I was inspired by a workshop during the Restorative Justice World Conference in April by Carmen Zeisler with ESSDACK, an educational organization. She provided links to children’s social justice book web sites. I’m enjoying previewing books I’m finding at my local library. My introductory workshop is titled Building Community Using Circles and Picture Books and is for K-3rd grade educators.

New Children’s Book

Today I heard about Wally & Freya, a new restorative practices book for children. This book is also by one of the presenters from the conference. Dr. Lindsey Pointer and Kathleen McGoey taught a workshop, Games and Activities for Teaching Restorative Justice. I get a monthly email highlighting new activities. Today’s activity featured the book.

Amazon describes Pointer’s Wally & Freya as follows,

“A heartwarming picture book that teaches empathy and inclusion.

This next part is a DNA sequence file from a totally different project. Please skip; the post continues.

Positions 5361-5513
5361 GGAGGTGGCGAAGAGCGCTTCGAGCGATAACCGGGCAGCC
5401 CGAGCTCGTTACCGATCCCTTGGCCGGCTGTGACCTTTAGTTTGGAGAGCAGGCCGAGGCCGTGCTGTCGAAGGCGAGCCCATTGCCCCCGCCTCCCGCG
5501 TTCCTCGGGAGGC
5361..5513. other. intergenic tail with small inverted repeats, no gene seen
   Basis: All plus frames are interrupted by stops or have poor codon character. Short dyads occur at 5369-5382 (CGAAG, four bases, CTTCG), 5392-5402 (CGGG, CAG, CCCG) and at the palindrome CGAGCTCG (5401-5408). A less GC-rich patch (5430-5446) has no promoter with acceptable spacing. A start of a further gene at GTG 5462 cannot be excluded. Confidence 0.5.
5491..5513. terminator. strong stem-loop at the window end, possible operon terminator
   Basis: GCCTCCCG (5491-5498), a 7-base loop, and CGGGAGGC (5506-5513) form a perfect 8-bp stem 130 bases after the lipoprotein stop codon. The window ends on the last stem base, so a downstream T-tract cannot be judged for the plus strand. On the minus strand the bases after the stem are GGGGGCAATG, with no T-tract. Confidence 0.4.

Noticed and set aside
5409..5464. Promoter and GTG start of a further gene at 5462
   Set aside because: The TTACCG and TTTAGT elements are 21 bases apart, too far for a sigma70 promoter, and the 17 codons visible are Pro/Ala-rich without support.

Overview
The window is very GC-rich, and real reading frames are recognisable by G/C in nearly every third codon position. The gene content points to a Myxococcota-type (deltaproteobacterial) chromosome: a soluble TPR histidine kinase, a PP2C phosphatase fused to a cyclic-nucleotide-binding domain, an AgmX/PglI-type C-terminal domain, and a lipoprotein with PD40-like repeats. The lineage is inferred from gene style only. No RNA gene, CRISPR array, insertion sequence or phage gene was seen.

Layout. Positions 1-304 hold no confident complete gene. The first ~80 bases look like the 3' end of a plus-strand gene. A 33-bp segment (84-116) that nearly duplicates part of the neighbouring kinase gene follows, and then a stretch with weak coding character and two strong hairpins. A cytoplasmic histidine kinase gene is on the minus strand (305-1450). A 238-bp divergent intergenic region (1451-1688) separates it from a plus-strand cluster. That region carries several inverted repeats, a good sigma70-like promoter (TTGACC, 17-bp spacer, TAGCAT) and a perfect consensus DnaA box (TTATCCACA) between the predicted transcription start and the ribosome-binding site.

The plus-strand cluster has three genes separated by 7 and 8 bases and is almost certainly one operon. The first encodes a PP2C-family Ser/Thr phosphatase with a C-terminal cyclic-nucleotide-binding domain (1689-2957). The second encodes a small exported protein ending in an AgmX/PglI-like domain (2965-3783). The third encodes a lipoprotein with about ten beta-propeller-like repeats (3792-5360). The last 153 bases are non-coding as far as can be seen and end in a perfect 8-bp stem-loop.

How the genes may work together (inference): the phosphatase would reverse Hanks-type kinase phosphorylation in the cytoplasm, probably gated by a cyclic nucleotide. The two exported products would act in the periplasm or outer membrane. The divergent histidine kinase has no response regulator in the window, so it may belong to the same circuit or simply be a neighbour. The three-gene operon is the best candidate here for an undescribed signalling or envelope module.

Everyone knows Wally is a bully. He steals lunch every day from Bella Jo the bear, calls Oliver the owl mean names, and never shares the crayons. So when the other animals decide to write a story together and the notebook disappears, there is little doubt that Wally has taken it.

But what the animals don’t know is why Wally acts the way he does. As they unravel the mystery of the missing notebook, they also begin to understand Wally, which leads to a surprising and joyous discovery.

This sweet story teaches children empathy and the amazing power of kindness and inclusion. The first in a new series on restorative justice practices for kids, this book is sure to delight children and grownups alike.”

I can’t wait to get the book and integrate it into my new workshop.

New Workshop Description

Building Community Using Circles and Picture Books

Learn how your students can connect deeply and personally to the books they read. Using the restorative practices framework, educators can develop safe, supportive spaces in schools by creating community-building circles around picture books. This workshop for K-3rd grade educators begins with an overview of restorative practices in education, circle guidelines, community building circles basics, and connections to CASEL’s (Collaborative for Academic, Social, and Emotional Learning) standards. Do you have any suggestions, changes, or deletions? I’d love to hear from my readers.